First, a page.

Other studies found no significant difference in graft survival with or without harvest of the MHV as long as a vein interpositional graft was used for anastomosis[37,38]. It is important to note that most studies on MHV included grafts of all sizes. If we stratify grafts by size, the importance of venous congestion emerges[39,40]. In a series of 120 patients where 67% had reconstruction of MHV, there was no significant benefit in venous reconstruction for a large graft. For small-for-size grafts (GWRW < 1), however, patients who did not have venous reconstruction had deranged LFTs for significantly longer periods of time and also had slower regeneration of the graft (95% vs 80% at one month). In the medium term, grafts with reconstruction of the MHV had higher rates of survival at six months.
In the early days of living related and split cadaveric grafts, the decision to harvest the MHV was set by institutional policy. More recently, several centers have tried to rationalise harvesting the MHV by designing algorithms to predict recipients most likely to suffer small-for-size syndrome. One of the earliest algorithms incorporated donor-recipient weight ratio, right lobe-to-recipient standard liver volume estimate and donor hepatic vein anatomy, including diameter and number of tributaries. This split the patients into two cohorts with comparable baseline demographics and they were able to obtain similarly low complication rates regardless of whether the MHV formed part of the graft. Later algorithms have incorporated hepatic vein dominance measured by 3D CT and congestion volumes. This is potentially better representative of the relative importance of the MHV.
Since safety of the donor is paramount in transplant surgery, it is important to quantify the risk. In one series (n = 105) where the MHV was not harvested, 13.3% of donors experienced major complications with eight patients requiring invasive paracentesis and three requiring further surgery. Does harvesting the MHV confer additional risk to the donor? Contrary to common belief, there is in fact remarkably little solid evidence to support this. Dayangac et al found right hepatectomy with MHV harvest does not affect donor liver function or increase donor morbidity compared to control unless the liver remnant is < 30%. Congestion in segment IV of the donor is a common observation after MHV harvest but its long term significance is debatable. In donors who experienced mild, moderate and severe congestion, LFTs were significantly increased in the severe group at seven days post operation but by the end of the first month after transplantation all three groups had normal LFTs. Congestion has been reported to reduce rate of regeneration in segment IV in the donor; however, compensatory growth in segments II and III was able to make up the shortfall.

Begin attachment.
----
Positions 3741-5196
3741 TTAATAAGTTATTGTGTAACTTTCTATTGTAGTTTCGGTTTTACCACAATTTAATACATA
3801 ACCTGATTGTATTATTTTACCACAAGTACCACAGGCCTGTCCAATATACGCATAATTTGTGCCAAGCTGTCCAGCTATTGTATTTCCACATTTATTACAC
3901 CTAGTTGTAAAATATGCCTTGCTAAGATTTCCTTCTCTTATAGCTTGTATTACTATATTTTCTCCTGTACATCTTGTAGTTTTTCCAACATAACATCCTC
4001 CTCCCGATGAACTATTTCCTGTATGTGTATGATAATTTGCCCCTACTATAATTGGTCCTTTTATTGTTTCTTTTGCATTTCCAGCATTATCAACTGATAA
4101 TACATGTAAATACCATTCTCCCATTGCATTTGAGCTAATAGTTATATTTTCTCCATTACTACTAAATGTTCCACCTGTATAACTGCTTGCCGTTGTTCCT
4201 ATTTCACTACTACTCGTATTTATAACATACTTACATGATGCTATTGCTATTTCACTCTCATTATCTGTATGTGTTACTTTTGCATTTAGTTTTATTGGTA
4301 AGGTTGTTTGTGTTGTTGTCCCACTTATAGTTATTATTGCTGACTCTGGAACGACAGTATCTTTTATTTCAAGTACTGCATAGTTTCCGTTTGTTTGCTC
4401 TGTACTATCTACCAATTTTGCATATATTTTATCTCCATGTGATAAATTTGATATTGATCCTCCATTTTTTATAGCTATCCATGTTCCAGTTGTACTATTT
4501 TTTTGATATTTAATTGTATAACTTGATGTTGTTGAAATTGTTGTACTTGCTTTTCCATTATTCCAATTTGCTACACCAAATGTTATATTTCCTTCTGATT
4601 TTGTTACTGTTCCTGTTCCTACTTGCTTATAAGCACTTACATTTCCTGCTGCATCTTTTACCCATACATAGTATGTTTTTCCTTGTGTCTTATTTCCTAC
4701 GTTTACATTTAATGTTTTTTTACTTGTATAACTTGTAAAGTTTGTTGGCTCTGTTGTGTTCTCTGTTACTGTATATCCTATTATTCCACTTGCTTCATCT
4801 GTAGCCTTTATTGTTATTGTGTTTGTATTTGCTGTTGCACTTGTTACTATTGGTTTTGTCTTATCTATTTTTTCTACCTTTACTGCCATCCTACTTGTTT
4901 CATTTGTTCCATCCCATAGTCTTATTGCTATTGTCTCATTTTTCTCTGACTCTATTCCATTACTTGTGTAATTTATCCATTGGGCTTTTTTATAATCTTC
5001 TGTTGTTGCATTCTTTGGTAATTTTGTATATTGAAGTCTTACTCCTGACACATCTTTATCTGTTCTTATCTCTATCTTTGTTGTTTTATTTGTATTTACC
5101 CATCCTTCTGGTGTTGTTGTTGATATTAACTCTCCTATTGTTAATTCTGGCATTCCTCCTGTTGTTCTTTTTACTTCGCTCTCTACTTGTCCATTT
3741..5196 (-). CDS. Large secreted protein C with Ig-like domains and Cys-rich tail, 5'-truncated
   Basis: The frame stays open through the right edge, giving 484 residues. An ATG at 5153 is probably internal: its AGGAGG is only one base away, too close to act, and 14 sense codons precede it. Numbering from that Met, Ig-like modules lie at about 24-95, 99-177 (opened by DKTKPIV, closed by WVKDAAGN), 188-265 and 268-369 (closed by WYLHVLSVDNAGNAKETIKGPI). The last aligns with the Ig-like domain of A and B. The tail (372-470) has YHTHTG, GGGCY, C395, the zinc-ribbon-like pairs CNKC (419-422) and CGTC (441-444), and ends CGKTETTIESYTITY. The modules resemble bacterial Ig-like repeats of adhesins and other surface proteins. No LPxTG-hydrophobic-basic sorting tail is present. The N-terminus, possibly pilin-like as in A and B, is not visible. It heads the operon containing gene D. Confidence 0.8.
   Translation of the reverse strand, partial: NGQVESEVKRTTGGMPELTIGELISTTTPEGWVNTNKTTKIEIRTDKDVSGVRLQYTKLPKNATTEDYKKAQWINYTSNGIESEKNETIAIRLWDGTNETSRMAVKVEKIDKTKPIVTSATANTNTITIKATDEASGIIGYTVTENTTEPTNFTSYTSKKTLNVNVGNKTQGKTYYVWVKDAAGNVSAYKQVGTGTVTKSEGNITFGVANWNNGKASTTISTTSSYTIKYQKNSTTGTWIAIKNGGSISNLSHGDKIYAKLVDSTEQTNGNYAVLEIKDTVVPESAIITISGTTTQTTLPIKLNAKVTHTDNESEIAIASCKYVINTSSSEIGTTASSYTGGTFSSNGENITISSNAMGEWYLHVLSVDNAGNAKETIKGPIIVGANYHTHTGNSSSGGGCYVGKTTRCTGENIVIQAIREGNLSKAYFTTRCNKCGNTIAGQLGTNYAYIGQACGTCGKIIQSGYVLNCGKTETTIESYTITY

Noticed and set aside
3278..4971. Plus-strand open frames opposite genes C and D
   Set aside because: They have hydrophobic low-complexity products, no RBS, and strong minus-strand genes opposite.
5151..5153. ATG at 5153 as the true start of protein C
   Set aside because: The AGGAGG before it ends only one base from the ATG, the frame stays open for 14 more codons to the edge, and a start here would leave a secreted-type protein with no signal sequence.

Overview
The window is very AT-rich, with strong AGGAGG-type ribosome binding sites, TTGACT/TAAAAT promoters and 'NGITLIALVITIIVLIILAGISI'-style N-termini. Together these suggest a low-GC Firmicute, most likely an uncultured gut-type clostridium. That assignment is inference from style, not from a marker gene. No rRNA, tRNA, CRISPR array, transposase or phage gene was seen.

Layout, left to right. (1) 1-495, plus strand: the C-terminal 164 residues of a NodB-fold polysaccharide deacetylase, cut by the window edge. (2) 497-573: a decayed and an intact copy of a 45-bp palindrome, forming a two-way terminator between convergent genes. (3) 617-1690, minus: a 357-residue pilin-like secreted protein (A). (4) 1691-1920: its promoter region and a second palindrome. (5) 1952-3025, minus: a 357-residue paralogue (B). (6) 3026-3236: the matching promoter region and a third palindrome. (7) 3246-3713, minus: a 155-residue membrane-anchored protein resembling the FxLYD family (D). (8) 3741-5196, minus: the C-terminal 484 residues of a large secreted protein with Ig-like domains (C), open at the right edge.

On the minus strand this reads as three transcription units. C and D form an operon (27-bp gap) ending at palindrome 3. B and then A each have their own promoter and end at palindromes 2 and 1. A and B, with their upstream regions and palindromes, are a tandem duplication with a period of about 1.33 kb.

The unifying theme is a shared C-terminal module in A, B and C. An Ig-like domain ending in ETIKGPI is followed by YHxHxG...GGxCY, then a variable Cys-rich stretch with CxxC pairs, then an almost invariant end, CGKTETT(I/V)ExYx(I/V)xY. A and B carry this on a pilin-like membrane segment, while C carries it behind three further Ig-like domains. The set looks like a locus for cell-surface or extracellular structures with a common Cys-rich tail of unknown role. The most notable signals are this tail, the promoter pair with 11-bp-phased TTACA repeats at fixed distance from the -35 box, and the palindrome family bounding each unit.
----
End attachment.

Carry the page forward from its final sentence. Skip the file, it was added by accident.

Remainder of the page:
The molecular basis underlying liver regeneration is highly complex and beyond the scope of this review. Here, we wish to briefly address the interesting observation that size of partial liver grafts is negatively correlated to rate of regeneration and the clinical implications of this finding.
It has been noted that liver size is related to the functional demands placed upon it by the body. Hence small-for-size grafts undergo compensatory growth whereas large-for-size grafts shed cells by apoptosis. Smaller grafts have been shown to have a higher rate of regeneration despite showing signs of endothelial injury and sinusoidal congestion[48,49]. However, fast regeneration is not necessarily predictive of good outcome, as a porcine small-for-size model showed that proliferative activity in non-surviving grafts peaked earlier and higher whereas surviving grafts demonstrated a slower but maintained rise.